Mile 3.3. Try as I might, this pre-race fueling thing has me looking for a porta-potty. Since I was using this race as a training run, I wasn’t focused on time. Miles, not minutes. Thankfully, I spotted a porta-john (totally unrelated to the race). It was like a water fountain mirage in the desert. Having taken my liberties & DIGRESSED the bowels, I resumed my run. Joy of joys, Mr. “Clicky-Clacky” was long gone.
Mile 6-ish. I met a guy running his 50th state. We would commence to playing “I lead, no you lead,” until around mile 20. Mile 7-8ish, I lost him on the hill. I kind of like hills. They make runs interesting.
Mile 8-9, we ran a bit of the Katy Trail. I’m not fond of gravel/chat running, especially on a non-closed course. Vehicles drove by leaving dust clouds to inhale. I walked a good portion of this while covering my mouth/nose with a cloth. There was a girl who passed me whom I thought was talking on a bluetooth. Nope-she was talking to herself. Whatever it takes people, whatever it takes.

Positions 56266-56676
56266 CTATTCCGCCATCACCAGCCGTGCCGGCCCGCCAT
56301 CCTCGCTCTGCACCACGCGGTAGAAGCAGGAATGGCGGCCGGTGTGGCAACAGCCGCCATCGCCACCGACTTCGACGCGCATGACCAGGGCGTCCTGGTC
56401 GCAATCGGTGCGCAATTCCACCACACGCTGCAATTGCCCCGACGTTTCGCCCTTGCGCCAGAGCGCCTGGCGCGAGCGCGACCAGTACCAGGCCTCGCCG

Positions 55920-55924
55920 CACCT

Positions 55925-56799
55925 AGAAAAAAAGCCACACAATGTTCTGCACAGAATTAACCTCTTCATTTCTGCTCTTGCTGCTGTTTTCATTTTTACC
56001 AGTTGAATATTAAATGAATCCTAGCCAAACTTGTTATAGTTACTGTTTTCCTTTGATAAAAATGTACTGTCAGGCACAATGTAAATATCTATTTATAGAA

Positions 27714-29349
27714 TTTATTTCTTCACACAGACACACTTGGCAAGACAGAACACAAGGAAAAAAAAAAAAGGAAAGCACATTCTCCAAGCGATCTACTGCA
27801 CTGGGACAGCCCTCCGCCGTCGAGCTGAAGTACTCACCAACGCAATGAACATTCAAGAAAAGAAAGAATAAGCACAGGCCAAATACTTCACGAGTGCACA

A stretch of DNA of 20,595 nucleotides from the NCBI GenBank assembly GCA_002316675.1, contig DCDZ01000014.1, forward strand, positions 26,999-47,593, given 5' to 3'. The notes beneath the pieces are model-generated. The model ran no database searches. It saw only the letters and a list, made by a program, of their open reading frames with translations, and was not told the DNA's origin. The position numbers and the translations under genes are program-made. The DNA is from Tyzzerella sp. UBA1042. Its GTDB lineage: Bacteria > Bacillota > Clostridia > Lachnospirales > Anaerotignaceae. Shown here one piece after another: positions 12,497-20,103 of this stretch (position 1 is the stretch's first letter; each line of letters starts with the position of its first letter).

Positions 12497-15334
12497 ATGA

Mile 12-the infamous “Easley Hill,” one mile of pure uphill torture. It gave me a good chance to stretch the legs as I took long walking strides up to the peak.
Around mile 13-14, I fell in with a couple of guys who were running around a 10 minute pace. I hung with them for awhile and we chatted about where we were all from and races that we had run. I don’t know whether it was the gels I was consuming, the oatmeal for breakfast, or the Gatorade, but SOMETHING gave me a bit of the bubble guts. I farted-twice-TOTALLY uncontrolled, in front of two guys I had never met before and at least would never see again (at least I hoped). Funny how that is so much of a SNAFU in North America. I mean, look-I am a nurse and it is a natural bodily function-but REALLY?! Don’t look at me all smug like you never FART! A decade ago I would have crawled in a hole and never came out!
After pulling ahead of those two (by jet propulsion, lol), I made it to the 18 mile aid station and more hills. There was Mr. “Clicky-Clacky” in his underwear without his clackers. He was walking. Two way traffic (again, NOT a fan of an unclosed course). I stopped to stretch. I heard a guy from a slowing vehicle yell, “Hey, a turtle!” I thought he was referring to me. No, there was an actual box turtle attempting to cross the road. I gave him a hand. A decade ago I would have let the little booger get ran over and smashed because it was all about ME and my TIME!
Mile 20, Mr. 50 state passed me again. I would always gain & pass him on the hills, he would pass me on the flats. I didn’t see him again until the finish.